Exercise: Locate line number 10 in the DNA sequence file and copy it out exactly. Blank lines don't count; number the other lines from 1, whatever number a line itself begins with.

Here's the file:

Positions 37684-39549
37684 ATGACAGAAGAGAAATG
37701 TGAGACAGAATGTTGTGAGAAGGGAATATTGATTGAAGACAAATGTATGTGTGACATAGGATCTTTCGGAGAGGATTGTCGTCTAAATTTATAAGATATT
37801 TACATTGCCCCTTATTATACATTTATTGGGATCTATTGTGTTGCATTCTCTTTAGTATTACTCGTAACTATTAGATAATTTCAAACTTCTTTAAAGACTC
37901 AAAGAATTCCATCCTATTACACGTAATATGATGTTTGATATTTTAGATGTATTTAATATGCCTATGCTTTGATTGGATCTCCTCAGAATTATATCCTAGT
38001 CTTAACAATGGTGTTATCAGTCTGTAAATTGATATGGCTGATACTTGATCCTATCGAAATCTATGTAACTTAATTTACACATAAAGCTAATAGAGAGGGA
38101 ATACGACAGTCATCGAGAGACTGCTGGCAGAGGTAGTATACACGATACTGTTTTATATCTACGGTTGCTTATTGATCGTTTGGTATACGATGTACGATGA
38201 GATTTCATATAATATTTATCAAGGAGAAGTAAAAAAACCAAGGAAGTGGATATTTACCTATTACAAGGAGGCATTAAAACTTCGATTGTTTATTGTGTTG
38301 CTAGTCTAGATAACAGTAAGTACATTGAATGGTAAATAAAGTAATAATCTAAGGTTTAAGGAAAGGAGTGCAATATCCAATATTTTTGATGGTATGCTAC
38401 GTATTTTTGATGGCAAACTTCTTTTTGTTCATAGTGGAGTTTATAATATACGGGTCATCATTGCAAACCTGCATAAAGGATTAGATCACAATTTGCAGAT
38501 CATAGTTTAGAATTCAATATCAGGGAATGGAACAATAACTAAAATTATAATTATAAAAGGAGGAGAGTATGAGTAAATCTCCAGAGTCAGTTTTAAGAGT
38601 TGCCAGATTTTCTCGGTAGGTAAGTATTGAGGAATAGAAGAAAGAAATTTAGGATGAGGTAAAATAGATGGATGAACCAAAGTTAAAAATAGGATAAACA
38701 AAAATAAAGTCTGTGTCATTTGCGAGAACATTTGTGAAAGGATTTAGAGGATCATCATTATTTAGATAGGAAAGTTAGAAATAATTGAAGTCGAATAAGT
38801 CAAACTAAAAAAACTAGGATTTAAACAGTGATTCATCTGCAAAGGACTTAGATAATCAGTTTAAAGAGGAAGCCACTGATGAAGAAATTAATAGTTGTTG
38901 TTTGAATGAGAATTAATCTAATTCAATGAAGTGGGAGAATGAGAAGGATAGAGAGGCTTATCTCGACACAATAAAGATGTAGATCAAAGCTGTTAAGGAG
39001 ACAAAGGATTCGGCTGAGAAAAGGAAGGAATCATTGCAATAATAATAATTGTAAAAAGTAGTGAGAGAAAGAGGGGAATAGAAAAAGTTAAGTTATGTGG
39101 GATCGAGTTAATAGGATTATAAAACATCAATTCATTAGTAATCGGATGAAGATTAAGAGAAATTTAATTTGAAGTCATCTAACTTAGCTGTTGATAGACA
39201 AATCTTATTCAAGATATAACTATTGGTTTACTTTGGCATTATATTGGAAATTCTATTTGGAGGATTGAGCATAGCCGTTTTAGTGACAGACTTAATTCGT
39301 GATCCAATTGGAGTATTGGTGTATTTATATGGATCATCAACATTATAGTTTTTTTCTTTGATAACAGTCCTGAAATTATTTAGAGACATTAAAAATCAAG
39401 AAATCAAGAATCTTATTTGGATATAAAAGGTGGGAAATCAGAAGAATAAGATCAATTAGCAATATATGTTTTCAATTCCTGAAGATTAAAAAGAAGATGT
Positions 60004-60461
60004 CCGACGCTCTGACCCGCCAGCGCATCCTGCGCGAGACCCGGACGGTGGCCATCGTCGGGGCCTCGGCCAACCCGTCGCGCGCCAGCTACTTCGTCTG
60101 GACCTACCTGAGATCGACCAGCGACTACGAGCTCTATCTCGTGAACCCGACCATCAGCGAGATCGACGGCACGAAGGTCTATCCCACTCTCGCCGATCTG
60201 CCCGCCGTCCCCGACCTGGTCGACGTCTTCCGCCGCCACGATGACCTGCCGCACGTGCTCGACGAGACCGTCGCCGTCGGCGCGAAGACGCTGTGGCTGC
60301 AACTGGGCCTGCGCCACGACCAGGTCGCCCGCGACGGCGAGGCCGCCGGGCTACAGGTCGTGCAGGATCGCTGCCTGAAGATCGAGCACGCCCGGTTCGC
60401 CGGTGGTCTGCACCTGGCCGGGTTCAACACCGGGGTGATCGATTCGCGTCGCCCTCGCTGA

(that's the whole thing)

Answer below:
38401 GTATTTTTGATGGCAAACTTCTTTTTGTTCATAGTGGAGTTTATAATATACGGGTCATCATTGCAAACCTGCATAAAGGATTAGATCACAATTTGCAGAT